But of course, deterrence isn't their real reason, it's vengeance. Support the death penalty to punish these sick inhuman SOBS and make sure they don't kill again! This is obviously not a logical reason to support the death penalty; it is in fact based on nothing but EMOTION, the same thing they claim liberals' arguments are based on. Those BLEEDING-HEART CONSERVATIVES!!!:)

As a moderate liberal, I oppose the death penalty not just on moral (emotional) grounds but also because it is so inhumane it has been banned by all other true Western democracies, it is irreversible and there is no possibility of restitution (if later evidence would prove your innocense, you can be freed from a jail cell; dead inmates can't be brought back to life, obviously), its unsettling habit of sending minority inmates to death row far out of proportion to the rate of crimes committed by minorites, and the aforementioned fact that it doesn't deter capital crimes. Unlike conservatives, liberals have a position based on fact.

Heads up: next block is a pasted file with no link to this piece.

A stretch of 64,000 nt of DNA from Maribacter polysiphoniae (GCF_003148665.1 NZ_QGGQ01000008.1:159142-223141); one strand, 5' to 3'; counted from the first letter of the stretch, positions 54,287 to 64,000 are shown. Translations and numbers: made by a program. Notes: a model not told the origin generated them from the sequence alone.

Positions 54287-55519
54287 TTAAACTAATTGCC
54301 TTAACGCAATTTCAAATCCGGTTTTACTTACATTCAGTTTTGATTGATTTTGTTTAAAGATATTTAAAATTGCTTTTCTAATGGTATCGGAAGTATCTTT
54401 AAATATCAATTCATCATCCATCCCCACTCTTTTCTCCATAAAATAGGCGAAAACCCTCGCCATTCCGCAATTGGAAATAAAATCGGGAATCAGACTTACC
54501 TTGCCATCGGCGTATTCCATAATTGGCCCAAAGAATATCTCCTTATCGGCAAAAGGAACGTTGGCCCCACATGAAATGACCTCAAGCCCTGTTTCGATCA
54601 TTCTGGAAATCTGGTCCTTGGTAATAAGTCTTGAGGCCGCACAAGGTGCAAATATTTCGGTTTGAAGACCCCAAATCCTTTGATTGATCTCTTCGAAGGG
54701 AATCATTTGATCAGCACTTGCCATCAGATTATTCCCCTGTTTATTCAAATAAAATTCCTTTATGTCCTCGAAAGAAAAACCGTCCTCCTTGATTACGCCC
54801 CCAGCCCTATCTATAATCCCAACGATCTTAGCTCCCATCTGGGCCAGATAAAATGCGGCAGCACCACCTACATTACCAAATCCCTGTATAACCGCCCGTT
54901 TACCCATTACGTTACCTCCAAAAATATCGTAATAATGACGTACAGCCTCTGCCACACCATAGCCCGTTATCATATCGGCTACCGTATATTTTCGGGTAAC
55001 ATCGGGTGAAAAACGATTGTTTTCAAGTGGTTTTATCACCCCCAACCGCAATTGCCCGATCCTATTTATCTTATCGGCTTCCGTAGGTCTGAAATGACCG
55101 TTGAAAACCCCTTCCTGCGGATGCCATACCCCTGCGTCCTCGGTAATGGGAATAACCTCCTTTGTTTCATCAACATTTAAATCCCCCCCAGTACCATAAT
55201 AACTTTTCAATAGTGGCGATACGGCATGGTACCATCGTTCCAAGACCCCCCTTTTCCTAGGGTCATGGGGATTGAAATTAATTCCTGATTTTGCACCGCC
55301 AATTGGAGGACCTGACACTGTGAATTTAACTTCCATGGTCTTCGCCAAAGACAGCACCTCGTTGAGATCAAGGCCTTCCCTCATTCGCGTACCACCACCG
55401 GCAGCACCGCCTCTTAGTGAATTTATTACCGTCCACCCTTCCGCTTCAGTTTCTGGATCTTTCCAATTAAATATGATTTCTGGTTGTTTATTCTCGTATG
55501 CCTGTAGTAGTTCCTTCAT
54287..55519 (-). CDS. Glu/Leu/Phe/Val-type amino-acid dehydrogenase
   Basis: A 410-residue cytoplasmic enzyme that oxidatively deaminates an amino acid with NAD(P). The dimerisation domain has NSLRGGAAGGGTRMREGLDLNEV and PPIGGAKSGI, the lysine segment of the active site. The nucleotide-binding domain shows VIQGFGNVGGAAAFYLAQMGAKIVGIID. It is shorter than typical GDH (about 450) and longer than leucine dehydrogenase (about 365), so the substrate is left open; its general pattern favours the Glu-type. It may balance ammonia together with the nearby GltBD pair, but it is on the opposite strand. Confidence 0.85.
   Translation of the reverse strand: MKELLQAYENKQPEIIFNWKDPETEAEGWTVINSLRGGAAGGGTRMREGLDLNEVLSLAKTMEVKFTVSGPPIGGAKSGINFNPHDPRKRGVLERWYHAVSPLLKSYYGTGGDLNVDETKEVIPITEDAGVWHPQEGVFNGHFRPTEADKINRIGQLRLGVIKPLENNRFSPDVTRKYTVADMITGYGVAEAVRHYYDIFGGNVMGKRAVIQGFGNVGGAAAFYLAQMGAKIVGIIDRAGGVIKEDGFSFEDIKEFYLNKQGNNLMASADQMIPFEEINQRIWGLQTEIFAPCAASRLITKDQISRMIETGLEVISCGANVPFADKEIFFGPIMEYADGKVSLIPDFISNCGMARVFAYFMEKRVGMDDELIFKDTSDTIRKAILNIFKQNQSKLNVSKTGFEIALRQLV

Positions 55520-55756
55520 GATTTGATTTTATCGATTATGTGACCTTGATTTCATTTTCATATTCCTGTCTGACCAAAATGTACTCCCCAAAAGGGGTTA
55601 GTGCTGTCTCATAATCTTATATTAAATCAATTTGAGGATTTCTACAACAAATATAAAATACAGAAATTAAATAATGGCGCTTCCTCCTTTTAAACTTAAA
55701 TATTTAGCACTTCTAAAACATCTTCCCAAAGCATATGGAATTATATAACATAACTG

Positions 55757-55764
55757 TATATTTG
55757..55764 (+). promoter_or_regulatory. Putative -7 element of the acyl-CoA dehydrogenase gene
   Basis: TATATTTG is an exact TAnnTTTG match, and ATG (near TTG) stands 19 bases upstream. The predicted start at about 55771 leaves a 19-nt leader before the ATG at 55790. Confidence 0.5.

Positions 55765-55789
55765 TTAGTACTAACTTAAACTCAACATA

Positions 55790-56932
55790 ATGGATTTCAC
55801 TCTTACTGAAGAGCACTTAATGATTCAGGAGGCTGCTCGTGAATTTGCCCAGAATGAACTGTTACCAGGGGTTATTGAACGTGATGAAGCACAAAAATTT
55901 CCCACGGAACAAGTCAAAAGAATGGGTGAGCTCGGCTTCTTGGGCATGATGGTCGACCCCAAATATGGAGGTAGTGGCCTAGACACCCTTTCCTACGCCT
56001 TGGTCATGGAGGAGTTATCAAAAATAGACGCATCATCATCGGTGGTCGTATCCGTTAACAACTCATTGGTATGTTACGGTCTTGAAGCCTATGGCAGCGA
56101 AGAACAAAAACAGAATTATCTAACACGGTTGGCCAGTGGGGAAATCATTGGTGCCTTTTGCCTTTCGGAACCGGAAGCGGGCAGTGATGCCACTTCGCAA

This is a trend that you see whenever you take a "fair and balanced" (Fox News copywrite lawyers: in the words of our Dear Leader, "Bring em on!") look at the positions of liberals and conservatives. Abortion, affirmative action, environmental protection, government regulation of the economy, school prayer, foreign policy, civil rights and civil liberties, social service programs--the list goes on and on; on all of these issues the conservative positions are illogical and fly in face of common sence, reason, and established scientific facts. I don't worry about the hearts of most conservatives, I worry about their heads. It would perhaps be more accurate to say that the fundamental difference between liberals and conservatives is that, on any given issue, conservatives tend to choose the position that makes the least, not the most, sense. Reliance on either logic or emotion alone can lead to tragedy. The great strength of liberalism is that it has both Reason and Emotion on its side on most issues.

See Michael, I told you this would be an inflammatory post!:)

Until next time,

~Michael Smith

...don't even try to resist the urge to comment...